first_imgThe annual Notre Dame Day broadcast, rescheduled after its postponement last April due to COVID-19, will take place tonight and Tuesday from 6:42 p.m. to midnight. During the event, known around campus as ND Day, student groups and organizations compete to raise money through gifts and challenges. Students, professors, alumni and friends of the Notre Dame community may tune into the live broadcast to donate to their favorite groups, and student performances and stories will be featured throughout the event. Ellen Roof, director of alumni and parent giving, said she enjoys ND Day because the event allows every student group on campus an opportunity to better reach alumni. “Really our role is to point alumni parents and friends to this platform and really let your student stories shine,” Roof said. “[ND Day] helps students increase the funds available to them, so they can do more each and every semester.”Katie Kerby, assistant director of alumni and parent giving, said the department of development helps amplify donations with special challenges. One such opportunity, called the Notre Dame Family Challenge, provides donors with a unique link to share with family and friends, and at the end of ND Day, those who have shared their link with five or more people are entered to win two tickets to a Notre Dame home football game in 2021. Giving has been available on an ongoing basis on the ND Day website.Roof said one of the community stories which will be featured during the day is about a Notre Dame parent who was the first woman to play in the NHL. “It’s a fun way for us to dig up some of those creative and cool stories, just to highlight all the unique aspects of the Notre Dame family,” Roof said. This year, ND Day takes place over two nights. In years past, there was one broadcast that lasted 29 hours. In light of the pandemic, donors will be sent a limited-edition Notre Dame face mask when they gift $5.00 of more.The ND Day team still plans on holding ND Day 2021 this spring, though a specific date has not been chosen, Roof said. Junior Isabelle Tonetti, co-Leader of the Notre Dame Day Student Engagement Committee, said she has been working to engage students and make them aware of ND Day. On Thursday, the committee held a trivia night with a live performer to raise awareness for the event. The committee also planned on delivering Rise’n Roll doughnuts to each dorm on Monday morning. Kerby said the ND Day team hopes to show the broadcast on Library Lawn, but if it rains, it will be shown in Duncan Student Center. She encourages students to tune into the broadcast to celebrate ND Day. The broadcast schedule and leaderboard can be found on the ND Day website. “I hope students think it’s really cool how much the ND family cares about all of these current student groups and all of the stories being shared in the broadcast because I think it is a sign of the unique nature of the ND family,” Roof said.Tags: Alumni, ND Day, student groupslast_img read more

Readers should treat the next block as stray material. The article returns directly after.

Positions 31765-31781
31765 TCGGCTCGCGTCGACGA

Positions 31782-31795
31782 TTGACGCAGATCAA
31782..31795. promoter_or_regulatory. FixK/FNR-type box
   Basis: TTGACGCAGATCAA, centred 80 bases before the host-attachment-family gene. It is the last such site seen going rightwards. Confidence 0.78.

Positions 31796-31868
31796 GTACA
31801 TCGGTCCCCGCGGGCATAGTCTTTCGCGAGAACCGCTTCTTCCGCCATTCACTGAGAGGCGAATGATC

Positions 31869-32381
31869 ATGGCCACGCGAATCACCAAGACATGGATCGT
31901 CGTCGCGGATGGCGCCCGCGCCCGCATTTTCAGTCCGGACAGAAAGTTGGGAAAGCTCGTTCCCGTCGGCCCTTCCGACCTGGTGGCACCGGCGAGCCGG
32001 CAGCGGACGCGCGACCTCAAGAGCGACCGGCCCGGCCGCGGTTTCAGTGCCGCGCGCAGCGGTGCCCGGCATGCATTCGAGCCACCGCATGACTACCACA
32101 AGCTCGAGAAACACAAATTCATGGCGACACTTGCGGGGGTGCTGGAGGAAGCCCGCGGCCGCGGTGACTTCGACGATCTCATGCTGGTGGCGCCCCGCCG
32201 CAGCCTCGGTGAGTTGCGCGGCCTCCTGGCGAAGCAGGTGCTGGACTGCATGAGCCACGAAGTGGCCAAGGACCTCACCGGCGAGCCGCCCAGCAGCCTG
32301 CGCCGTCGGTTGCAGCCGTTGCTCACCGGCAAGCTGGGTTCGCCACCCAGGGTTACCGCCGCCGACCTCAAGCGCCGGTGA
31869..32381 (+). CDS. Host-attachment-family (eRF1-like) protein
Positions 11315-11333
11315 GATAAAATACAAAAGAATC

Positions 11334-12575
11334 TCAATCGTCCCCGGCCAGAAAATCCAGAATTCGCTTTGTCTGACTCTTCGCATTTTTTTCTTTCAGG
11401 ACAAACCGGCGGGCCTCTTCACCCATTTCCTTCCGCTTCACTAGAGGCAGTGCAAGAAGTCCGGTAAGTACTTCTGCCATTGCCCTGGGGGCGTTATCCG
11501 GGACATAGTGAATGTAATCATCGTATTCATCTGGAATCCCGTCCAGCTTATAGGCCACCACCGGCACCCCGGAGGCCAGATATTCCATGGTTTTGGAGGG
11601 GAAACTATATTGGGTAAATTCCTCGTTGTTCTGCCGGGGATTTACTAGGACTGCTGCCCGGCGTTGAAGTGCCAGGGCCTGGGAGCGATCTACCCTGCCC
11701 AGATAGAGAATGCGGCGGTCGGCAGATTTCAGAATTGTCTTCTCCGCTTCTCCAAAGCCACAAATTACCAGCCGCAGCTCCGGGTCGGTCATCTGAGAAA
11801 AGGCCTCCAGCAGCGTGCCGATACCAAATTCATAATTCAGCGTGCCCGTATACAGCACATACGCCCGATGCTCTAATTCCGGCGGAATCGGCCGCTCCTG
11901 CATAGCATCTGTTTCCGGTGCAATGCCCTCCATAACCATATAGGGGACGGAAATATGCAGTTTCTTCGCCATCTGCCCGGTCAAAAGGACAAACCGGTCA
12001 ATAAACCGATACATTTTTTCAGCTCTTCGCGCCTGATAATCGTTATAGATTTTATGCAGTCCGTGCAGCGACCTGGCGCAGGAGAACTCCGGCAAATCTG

first_imgAssociate News Editor Isabella Volmert talked to Notre Dame political science experts over the course of Tuesday night as the primary votes came in across the country.6:44 p.m. — Joshua Kaplan, political science department’s director of undergraduate studiesIsabella Volmert: Looking to the rest of the night, this presidential election is very different than the ones that we’ve had the past decade. With the strong chance that we do not know the winner by the end of the night, how do you foresee the candidates and the country moving forward in the next couple of days?Kaplan: We have to prepare ourselves for not knowing and not having a clear winner tonight. Now, the results are never complete on election night. Ballots always take longer and they’re generally not officially certified till later. But it’s not hard to imagine what President Trump will say, [and] it’s not hard to imagine what Vice President Biden might say. But this is an unusual election, but it’s not unheard of that we might not have a winner tonight by midnight, one or two o’clock.7:45 p.m. — Dianne Pinderhughes, professor of political science and Africana studiesIV: President Trump won Pennsylvania 2016 by a margin of less than one percentage vote. If the state were to flip back to the Democrats, what in your opinion would be the cause of that shift?Pinderhughes: Biden has campaigned very carefully there, as of course has Trump. You do have a strong Black vote in Philadelphia and Pittsburgh. And I think the difference this time is the combination of “get out the vote” efforts and voter mobilization. And my understanding is turnout has been pretty high. And what the white turnout for Trump is going to be in the central part of the state. But I think that people have worked very hard in terms of a variety of different types of organizations and work quite hard to get the Black vote, but also the various labor vote categories. IV: Georgia and Texas have unconventionally been called battleground states this election. What has caused this tension for these traditionally red states? Pinderhughes: Georgia’s changing dramatically in migration from all over the Caribbean. They have more Latinos in Georgia than used to be the case, there’s a lot of Black voters migrating from the Caribbean, as I mentioned, but also people who, whose families had migrated to the north. In the early 20th century, returning to Georgia, Atlanta is a very large, very complicated metropolitan area, it’s attractive to lots of people of whatever race your ethnicity and young adults find it a great place to think about moving and living. I think the complexity of the state in general has changed a tremendous amount. Texas has many big cities. Lots of people migrating there from around the country, good numbers of people who move there to work with. So a state like Texas is where it might have been cattle and oil at some point, now it’s high tech, healthcare, education, and you have the long term, Latino population, which has been there, just before the country was founded, literally, and that population has also been being mobilized in. 8:55 p.m. — Darren Davis, Professor of American PoliticsIV: Donald Trump said on Twitter yesterday that the Supreme Court ruling on the extension of accepting absentee ballots in Pennsylvania will “induce violence.” The tweet was later flagged by Twitter as misleading information about the election. Could you explain what maybe is the political strategy around comments such as these? Davis: The current president is trying to cast doubt on the election results any way he can. He has been doing this for the past several weeks. And so this is just a continuation of Trump wanting to excuse and to perhaps challenge to election results if he loses.IV: Early reports are indicating Biden is failing to garner needed support among Latino voters in southern Florida. Where in your opinion has Biden potentially fail to campaign to these voters?Davis: I don’t think of it much as a failure. He needed to perhaps do better among Hispanics and Latinos. But, those groups in Florida are notorious for voting Republican anyway. So I don’t think [he] gained anything. I don’t think he failed either.IV: This year we’ve seen a massive voter turnout already before election night. What in your opinion has been behind this flood of early voters but then potentially a flood of voters in person as well for this election? Davis: I think a couple things have happened. I think the talk about voter intimidation or harassment has actually has had an impact on mail-in voting and absentee voting. First of all, I don’t think we’ve seen the numbers on that yet, but just all of the discussion around voter intimidation targeted toward democrats and targeted toward minority voters, I think has increasedabsentee voting and early voting and. And Trump was perhaps encouraging voter intimidation and harassment.IV: How do you think the increased voter turnout this year will affect the end results of this election?Davis: Well, you know, mobilization is everything. So, I think it is going to be incredible and have an incredible effect. Mobilization, trying to try to get your people registered and turn out, turn out to vote, that is always really really powerful and significant so I would say that is going to have a tremendous effect.IV: What are your overall impressions at this time? Davis: We haven’t really seen anything out of the ordinary yet. We are waiting on Florida, we’re waiting on Ohio, North Carolina. Those two seem to be really important right now: Ohio and North Carolina, I think. I think if those were to trend toward blue, I think it’s over.10:56 p.m. — David Campbell, Packey J. Dee professor of American democracy, and chairperson in the department of political scienceIV: Where do you think each of the candidates stands right now? Campbell: Well, one way is to look at the map. On one hand, Trump is doing, thus far, a little better than many of the polls that suggested. However, that should be tempered by the fact that we also see Joe Biden over-performing from Hillary Clinton in 2016. So, it’s a cliche, but we truly are at a point where it is too close to call and too many very important states are just, you know, too far away from announcing their results.IV: Joe Biden is counting on the “blue wall” which would be Ohio, Pennsylvania, Michigan and such. Within those states, where do you think that support would come from?Campbell: In all of those states, Biden will be looking for the suburban women that we’ve heard so much about in this election. And from what I understand the exit polls suggest that nationally Biden is doing very well with suburban women. He also needs to ensure that there is a very large turnout in the African American vote and you know that’s a sizable share of the vote in both Michigan, Wisconsin and Pennsylvania as well. You know, that was a critical part of Clinton’s loss in those states that she didn’t get the turnout among the African-American vote that Obama had.IV: It looks like Democrats will maintain the house. Where do you think the Senate will end up?Campbell: I actually do think that the Senate will end up in Democratic hands. We’ve already seen a couple of Senate seats flipped so we know Colorado will go Democratic it looks almost certain that Arizona will. It’s still too early to say anything, but the polling suggests that Susan Collins was in a lot of trouble in Maine and if Susan Collins goes down, I think that’s a pretty bad sign for Republicans across the country, but again a little too early.12:30 a.m. — KaplanIV: What are your final impressions of the night? Kaplan: For a while, it looked like we might get an early resolution for the election, but now it’s clear what we suspected all along. We’re not going to have a clear and early outcome for the election. Doesn’t look like a landslide. It looks like President Trump is doing fine. It looks like Joe Biden is looking fine. And the trouble is we just don’t know how many of the early votes and absentee votes remain to be counted. We know there are a lot of them but we don’t know how many are counted at this point. So, we’re not going to have a final result tonight. On Wednesday, maybe we’ll have something on Thursday. That would be my guess.IV: Where does President Trump’s path to victory lie? Kaplan: It looks like he’s gonna lose a couple of states that he won in 2016, which is trouble for him. And I don’t think it looks like Biden has lost any state Hillary Clinton won. So he can’t really afford to lose any of the swing states now. I’ve been watching and the earliest estimates, in North Carolina, for example [are] just going back and forth. Even Ohio and Texas, they’re going back and forth, back and forth. We don’t even know if it’s going to be close but we know we’ll get there, [we’re] just not done counting.It’s closer than a lot of people expected, and it means that President Trump’s support hasn’t eroded dramatically. Now again, we don’t know the outcome in a lot of states. But, you know, people might have expected that Trump isn’t going to get anywhere near the support that he got four years ago with the test, it doesn’t look like a landslide at this point. So, I find that that that really interesting, just how much support President Trump still has recovered, despite all the things that have gone wrong.IV: Why do you think these President Trump supporters have stayed with him throughout this year? Kaplan: The simple answer is polarization. There are some people who just this kind of shows are going to vote Republican, no matter what. There are some senators, Republican senators, who are doing better than he’s doing. There are still some people who just can’t bring themselves to vote for a Democrat. And there’s no question that Donald Trump has the ability to tap into people’s psychology, in my opinion. And people will say well despite this, despite that, I still support him.And I guess the other thing that I’ll be looking for will be the percentage of the popular vote that President Trump in particular gets. Will we have a situation where the winner of the popular vote doesn’t win the Electoral College? But, it’s too early to be talking about that.1:01 a.m. — PinderhughesIV: What are your final impressions? Where do you think voters should be looking to in the next couple of days?Pinderhughes: Results from North Carolina, Arizona, the Omaha district in Nebraska, Arizona, Texas hasn’t been called yet, but it looks like it’s gonna go for Trump. I don’t think Maine has been called yet either. So there are a number of, you know, there’s relatively small, but some important states, still left. Well, yes, of course, Minnesota, Wisconsin, Michigan and Pennsylvania, are the big ones that are left.I was impressed with the way in which Biden, you know, conducted himself tonight — he was in a mellow mood, perfectly willing to speak to the public, but not seeming to be disappointed at all with where things are tonight. Lots of people are very upset, but he’s not one of them. So, you know, he served in office for so long, he served as a member of the Senate for so long. He has judgment, he has gravitas [that] you want a political leader to have.Claire Rafford | The Observer Tags: 2020 election, Donald Trump, Joe Biden, Notre Dame professors, political sciencelast_img read more